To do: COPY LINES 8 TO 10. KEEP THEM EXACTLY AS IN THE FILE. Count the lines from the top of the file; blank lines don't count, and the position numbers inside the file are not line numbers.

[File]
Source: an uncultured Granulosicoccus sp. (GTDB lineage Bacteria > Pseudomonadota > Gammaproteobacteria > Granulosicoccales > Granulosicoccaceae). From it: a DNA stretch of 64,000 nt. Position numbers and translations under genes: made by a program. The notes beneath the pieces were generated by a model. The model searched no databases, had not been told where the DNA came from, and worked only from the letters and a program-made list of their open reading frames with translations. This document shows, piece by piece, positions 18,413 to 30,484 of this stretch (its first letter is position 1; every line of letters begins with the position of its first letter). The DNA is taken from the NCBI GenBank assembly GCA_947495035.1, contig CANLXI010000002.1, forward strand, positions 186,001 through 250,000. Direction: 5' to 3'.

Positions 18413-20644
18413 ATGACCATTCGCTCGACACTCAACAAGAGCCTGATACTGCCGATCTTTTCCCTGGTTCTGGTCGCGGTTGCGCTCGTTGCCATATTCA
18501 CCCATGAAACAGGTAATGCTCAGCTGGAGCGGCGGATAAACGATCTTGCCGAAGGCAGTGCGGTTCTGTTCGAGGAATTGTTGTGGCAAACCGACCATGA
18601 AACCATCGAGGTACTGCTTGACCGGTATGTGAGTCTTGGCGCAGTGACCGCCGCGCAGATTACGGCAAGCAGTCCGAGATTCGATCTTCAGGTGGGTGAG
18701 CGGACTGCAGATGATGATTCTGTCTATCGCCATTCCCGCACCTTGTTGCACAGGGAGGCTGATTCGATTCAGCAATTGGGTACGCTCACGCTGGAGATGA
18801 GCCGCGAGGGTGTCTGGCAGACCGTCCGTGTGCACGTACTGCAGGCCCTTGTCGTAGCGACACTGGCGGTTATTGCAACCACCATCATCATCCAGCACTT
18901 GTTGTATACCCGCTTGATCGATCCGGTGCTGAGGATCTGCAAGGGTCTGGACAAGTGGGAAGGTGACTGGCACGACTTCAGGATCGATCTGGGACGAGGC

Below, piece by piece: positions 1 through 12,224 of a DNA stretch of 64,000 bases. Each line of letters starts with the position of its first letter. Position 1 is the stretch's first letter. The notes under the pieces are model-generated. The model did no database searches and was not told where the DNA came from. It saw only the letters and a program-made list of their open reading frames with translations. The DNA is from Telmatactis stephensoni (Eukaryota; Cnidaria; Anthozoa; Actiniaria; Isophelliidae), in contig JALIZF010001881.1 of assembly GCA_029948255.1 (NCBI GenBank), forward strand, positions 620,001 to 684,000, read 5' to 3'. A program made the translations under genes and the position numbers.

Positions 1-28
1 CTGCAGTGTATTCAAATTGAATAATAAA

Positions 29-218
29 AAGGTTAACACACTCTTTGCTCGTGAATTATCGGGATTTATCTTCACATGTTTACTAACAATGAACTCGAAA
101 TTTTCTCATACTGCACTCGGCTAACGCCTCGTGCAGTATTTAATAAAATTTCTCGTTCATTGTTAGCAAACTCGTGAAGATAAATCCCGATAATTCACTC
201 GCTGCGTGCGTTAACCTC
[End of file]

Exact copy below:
18901 GTTGTATACCCGCTTGATCGATCCGGTGCTGAGGATCTGCAAGGGTCTGGACAAGTGGGAAGGTGACTGGCACGACTTCAGGATCGATCTGGGACGAGGC

Below, piece by piece: positions 1 through 12,224 of a DNA stretch of 64,000 bases. Each line of letters starts with the position of its first letter. Position 1 is the stretch's first letter. The notes under the pieces are model-generated. The model did no database searches and was not told where the DNA came from. It saw only the letters and a program-made list of their open reading frames with translations. The DNA is from Telmatactis stephensoni (Eukaryota; Cnidaria; Anthozoa; Actiniaria; Isophelliidae), in contig JALIZF010001881.1 of assembly GCA_029948255.1 (NCBI GenBank), forward strand, positions 620,001 to 684,000, read 5' to 3'. A program made the translations under genes and the position numbers.

Positions 1-28